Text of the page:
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Rogstad et al1 showed an increase both in the number of patients who were offered the HIV test and those who took the test following the use of a leaflet. We report the increased uptake rate of HIV testing since the introduction of “opt out” testing and giving results by phone.
Before January 2002, patients attending our clinic were offered an HIV test if they belonged to high risk groups such as men who have sex with men or injecting drug users. Pretest counselling was done by our health advisers and patients were required to return to the clinic to receive their test results. In 2001, 904 of 2930 new and re-registered patients (31%) underwent HIV testing.
The UK government’s national strategy for sexual health and HIV set its target for reducing undiagnosed HIV in genitourinary medicine clinics by increasing the uptake of HIV testing to 40% by the end of 2004 and to 60% by the end of 2007.2
From 1 January 2002, we introduced an “opt out” system, whereby all patients were offered HIV tests, regardless of risk category. This led to an increase in HIV test uptake in the following 3 months to 37% (272 of 740 new patients).
This caused an increase in the workload of our health advisers, who were spending much time in pretest counselling low risk patients and giving negative HIV results. It became clear that exhaustive, in-depth HIV pretest counselling was impractical and inappropriate when the majority of those tested were “low risk.” Accordingly, we decided that only high risk patients should be referred pretest to the health advisers.
It was also observed that some patients who initially agreed to undergo HIV testing changed their minds when they learned that they would be required to return to the clinic to collect their result. We decided to offer HIV results by telephone, in line with our policy for all other screening tests. High risk patients, however, were encouraged to attend in person for their result. In the next 3 months 44% (293 of 663 new patients) took HIV tests. Five patients tested HIV positive, but only one received the result by telephone.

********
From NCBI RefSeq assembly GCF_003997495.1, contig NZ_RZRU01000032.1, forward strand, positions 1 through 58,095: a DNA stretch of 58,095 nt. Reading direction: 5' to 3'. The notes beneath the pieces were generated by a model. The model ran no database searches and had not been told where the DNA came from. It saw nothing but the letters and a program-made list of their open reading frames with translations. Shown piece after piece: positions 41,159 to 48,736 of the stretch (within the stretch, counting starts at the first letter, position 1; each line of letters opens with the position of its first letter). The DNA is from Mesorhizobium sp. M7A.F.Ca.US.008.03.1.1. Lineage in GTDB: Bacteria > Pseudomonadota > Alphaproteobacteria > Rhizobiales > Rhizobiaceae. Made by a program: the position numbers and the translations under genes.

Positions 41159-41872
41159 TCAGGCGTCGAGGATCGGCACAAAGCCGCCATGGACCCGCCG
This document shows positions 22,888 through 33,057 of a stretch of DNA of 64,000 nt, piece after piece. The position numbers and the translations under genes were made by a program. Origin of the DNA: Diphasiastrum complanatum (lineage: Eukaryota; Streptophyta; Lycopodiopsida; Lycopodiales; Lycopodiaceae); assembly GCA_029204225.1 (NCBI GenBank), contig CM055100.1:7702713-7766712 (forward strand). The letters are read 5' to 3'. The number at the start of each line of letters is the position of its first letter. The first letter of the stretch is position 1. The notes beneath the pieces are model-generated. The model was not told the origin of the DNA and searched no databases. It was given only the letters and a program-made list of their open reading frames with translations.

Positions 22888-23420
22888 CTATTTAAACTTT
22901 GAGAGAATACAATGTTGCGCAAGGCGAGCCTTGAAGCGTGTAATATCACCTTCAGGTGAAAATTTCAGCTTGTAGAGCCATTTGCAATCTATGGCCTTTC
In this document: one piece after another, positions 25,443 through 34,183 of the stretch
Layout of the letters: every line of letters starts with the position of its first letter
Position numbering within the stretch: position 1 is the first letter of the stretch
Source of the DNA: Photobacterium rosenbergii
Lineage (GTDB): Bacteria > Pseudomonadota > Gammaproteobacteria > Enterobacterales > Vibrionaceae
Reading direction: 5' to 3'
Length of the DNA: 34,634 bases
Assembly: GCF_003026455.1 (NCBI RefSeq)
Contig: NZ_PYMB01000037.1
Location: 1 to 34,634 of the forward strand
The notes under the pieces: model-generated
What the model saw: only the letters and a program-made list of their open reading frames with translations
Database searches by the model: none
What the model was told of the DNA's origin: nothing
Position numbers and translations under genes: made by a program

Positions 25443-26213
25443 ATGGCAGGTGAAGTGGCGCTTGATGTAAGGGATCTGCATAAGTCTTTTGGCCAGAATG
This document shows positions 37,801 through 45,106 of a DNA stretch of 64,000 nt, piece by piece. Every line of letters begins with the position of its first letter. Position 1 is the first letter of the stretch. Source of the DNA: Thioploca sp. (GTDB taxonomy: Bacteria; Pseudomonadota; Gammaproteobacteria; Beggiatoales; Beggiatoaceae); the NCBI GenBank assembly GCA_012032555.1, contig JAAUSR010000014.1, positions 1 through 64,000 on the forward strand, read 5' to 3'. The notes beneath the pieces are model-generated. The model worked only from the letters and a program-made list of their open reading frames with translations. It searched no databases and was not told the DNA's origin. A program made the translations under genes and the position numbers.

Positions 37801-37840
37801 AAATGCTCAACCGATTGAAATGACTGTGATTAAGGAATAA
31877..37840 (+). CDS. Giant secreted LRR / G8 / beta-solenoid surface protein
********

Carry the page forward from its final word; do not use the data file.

The introduction of a telephone HIV results system enabled us to exceed the Department of Health target for 2004. The new system was adopted after consideration of the pros and cons in a departmental meeting in which the opinions of all staff were canvassed. Some concern was expressed about the potential for self harm by patients given bad news outside the clinical setting. We tried to minimise such outcomes by encouraging patients to telephone in the presence of their partner, a friend, or a relative. Results were only given by telephone when the patient could be seen in clinic on the following day at the latest.
The telephone results system is very popular. One patient said, he would far rather receive bad news in the familiar surroundings of home, with the support of his partner, than in a clinic.
We do not know if it is psychologically harmful (or indeed beneficial) for patients to receive a positive HIV result by telephone; research is needed to answer this question. Given the drive to reduce the number of people with undiagnosed HIV infection and the demands of working life, we believe telephone results are here to stay.
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